Summary

The alpine forest represents a transitional zone separating the alpine tundra and subalpine forest communities. This treeline ecotone is also the highest altitude at which trees are found to occur, although the exact environmental factors and mechanisms limiting this occurrence are just beginning to be unraveled. These treelines are composed of evergreen conifer species most often, although deciduous conifers and broadleaf species also occur, as well as evergreen broadleaves at lower latitudes. There is also a strong

Table 3 The importance of ecological facilitation for seedling establishment, growth, and survival in the alpine forest

Source

Biotic: Inanimate (rocks, dead wood, microtopography) Abiotic: Plant structure (clustering), intraspecific and interspecific facilitation of microsites

Benefits Winter

Snow burial - prevents ice crystal abrasion and desiccation; warmer and less extreme diurnal temperature differences; no excessive sunlight exposure Clustering at the shoot-to-landscape scale - increased snow deposition and burial Flagging - prevents damage from snow loading and rime ice accumulation Summer Less sky exposure Day: Less sunlight and cooler temperatures Night: Higher minimum temperatures and less LTP; less dew and frost accumulation Less wind exposure - warmer needles in sun

Possible adaptive tradeoffs

Less sun sky exposure due to burial and mutual shading Day: Less sunlight for photosynthesis and lower temperatures Less wind exposure Day: Warmer temperatures and greater transpiration Night: Colder minimum temperatures and greater LTP

Inanimate, intraspecific, interspecific, and structural facilitation can all generate protective snow burial, as well as amelioration of subsequent growth limitation factors within and just above associated ground cover. LTP represents low-temperature photoinhibition of photosynthetic carbon gain.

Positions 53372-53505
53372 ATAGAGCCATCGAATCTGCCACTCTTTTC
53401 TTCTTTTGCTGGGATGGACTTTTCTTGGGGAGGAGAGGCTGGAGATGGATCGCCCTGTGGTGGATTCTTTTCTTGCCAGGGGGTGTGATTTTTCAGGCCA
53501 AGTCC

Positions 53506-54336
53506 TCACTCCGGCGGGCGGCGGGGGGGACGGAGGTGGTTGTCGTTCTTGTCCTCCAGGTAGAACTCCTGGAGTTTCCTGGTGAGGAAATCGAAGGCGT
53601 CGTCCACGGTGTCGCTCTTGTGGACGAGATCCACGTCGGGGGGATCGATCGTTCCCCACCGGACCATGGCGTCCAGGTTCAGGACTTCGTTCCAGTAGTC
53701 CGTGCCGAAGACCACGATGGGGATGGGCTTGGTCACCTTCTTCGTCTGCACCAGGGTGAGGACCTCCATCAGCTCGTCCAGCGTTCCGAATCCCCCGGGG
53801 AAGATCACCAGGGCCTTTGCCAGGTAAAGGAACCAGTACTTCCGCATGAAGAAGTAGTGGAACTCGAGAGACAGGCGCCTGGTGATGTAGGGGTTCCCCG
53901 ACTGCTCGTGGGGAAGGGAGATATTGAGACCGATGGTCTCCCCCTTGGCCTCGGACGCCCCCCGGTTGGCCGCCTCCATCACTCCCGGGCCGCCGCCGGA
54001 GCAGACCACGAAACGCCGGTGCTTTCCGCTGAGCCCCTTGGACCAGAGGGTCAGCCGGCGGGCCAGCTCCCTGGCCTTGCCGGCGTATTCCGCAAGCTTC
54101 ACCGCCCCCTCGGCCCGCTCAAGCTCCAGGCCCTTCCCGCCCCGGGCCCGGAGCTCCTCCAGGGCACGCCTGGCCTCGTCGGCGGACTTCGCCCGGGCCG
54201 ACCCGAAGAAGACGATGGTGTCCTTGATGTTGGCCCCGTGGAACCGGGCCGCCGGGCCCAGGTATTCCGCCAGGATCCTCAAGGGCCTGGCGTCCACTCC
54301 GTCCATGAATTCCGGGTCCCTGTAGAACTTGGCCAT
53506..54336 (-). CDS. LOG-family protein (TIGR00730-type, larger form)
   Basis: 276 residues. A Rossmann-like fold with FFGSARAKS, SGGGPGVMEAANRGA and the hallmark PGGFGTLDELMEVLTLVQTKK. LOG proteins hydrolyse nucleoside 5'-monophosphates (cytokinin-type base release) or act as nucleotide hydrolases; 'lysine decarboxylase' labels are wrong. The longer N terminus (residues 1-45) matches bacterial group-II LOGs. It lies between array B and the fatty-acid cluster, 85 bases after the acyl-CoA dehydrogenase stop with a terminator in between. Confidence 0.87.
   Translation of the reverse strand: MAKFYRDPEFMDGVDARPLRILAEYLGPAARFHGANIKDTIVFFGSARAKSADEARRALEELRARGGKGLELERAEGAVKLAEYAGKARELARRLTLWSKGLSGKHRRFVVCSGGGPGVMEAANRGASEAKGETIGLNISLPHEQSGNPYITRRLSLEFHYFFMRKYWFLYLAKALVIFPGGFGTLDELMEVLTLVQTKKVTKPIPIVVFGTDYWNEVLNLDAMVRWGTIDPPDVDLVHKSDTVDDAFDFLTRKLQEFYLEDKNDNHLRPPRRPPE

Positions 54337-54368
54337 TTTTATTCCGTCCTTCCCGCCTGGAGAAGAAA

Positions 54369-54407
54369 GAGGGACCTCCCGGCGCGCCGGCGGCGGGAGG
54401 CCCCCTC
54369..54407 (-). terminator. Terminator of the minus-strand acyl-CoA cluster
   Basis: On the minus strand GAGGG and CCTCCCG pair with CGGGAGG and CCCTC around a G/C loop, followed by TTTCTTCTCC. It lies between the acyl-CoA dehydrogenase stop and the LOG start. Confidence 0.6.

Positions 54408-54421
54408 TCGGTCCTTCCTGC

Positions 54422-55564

correlation between higher latitudes and a lower treeline altitude, as well as with more continental versus maritime mountains. Ecological facilitation of seedling microsites by inanimate structures and microtopography, along with intra- and interspecific facilitation, is a fundamental property of timberline migration up or down the mountain and, thus, the formation of new subalpine forests at a different altitude. This facilitation of microsites involves environmental parameters such as avoidance of wind exposure, wind /snow abrasion, and exposure to sunlight and the cold nighttime sky. In addition, the ability to survive in exposed microsites appears coupled to developmental capabilities for forming krummholz and flagged forms that enable wind protection, including adequate snow collection and burial to prevent damage from the abiotic environment. As new seedling and sapling cover increases, facilitation of growth processes by microclimate amelioration leads to the ultimate growth of trees to a forest-tree stature, culminating in the protective environment of a new subalpine forest.

See also: Alpine Ecosystems and the High-Elevation Treeline; Boreal Forest; Edge Effect; Organismal Ecophysiology; Wind Effects.

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